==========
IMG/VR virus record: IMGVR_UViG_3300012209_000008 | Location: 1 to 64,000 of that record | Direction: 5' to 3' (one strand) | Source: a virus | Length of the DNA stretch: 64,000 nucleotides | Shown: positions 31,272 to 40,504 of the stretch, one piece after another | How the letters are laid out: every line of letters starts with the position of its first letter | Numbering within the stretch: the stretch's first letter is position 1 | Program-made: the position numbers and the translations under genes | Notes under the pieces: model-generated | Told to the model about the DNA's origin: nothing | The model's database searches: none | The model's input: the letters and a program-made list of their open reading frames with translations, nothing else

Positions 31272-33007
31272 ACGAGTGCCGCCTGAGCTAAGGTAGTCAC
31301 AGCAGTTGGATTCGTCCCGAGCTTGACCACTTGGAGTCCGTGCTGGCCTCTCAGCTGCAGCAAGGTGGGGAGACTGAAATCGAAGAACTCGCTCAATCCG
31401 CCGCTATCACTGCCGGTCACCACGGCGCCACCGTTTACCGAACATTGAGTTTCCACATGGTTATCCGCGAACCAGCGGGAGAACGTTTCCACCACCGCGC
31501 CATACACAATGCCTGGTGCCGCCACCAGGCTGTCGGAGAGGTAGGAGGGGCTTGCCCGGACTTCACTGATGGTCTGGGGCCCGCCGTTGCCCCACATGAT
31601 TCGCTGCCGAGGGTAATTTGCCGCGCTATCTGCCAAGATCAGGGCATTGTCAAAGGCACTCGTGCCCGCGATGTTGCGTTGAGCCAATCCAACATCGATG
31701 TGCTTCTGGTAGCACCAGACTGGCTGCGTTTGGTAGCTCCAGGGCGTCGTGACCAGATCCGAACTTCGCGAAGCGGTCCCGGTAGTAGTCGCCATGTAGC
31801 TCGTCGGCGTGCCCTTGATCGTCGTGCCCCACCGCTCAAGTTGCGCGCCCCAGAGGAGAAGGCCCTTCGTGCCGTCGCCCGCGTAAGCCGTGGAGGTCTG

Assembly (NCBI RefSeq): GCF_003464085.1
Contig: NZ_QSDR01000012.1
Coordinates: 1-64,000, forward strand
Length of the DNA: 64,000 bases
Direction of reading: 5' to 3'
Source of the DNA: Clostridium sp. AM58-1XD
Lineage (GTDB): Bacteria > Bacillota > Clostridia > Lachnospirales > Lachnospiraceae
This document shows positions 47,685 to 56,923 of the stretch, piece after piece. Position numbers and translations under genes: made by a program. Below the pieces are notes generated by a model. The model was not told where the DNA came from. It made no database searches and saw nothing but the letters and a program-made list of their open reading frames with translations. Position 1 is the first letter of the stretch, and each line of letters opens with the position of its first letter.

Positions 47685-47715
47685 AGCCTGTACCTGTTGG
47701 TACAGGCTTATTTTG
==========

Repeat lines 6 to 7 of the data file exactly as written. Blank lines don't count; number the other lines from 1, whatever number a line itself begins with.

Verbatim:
31501 CATACACAATGCCTGGTGCCGCCACCAGGCTGTCGGAGAGGTAGGAGGGGCTTGCCCGGACTTCACTGATGGTCTGGGGCCCGCCGTTGCCCCACATGAT
31601 TCGCTGCCGAGGGTAATTTGCCGCGCTATCTGCCAAGATCAGGGCATTGTCAAAGGCACTCGTGCCCGCGATGTTGCGTTGAGCCAATCCAACATCGATG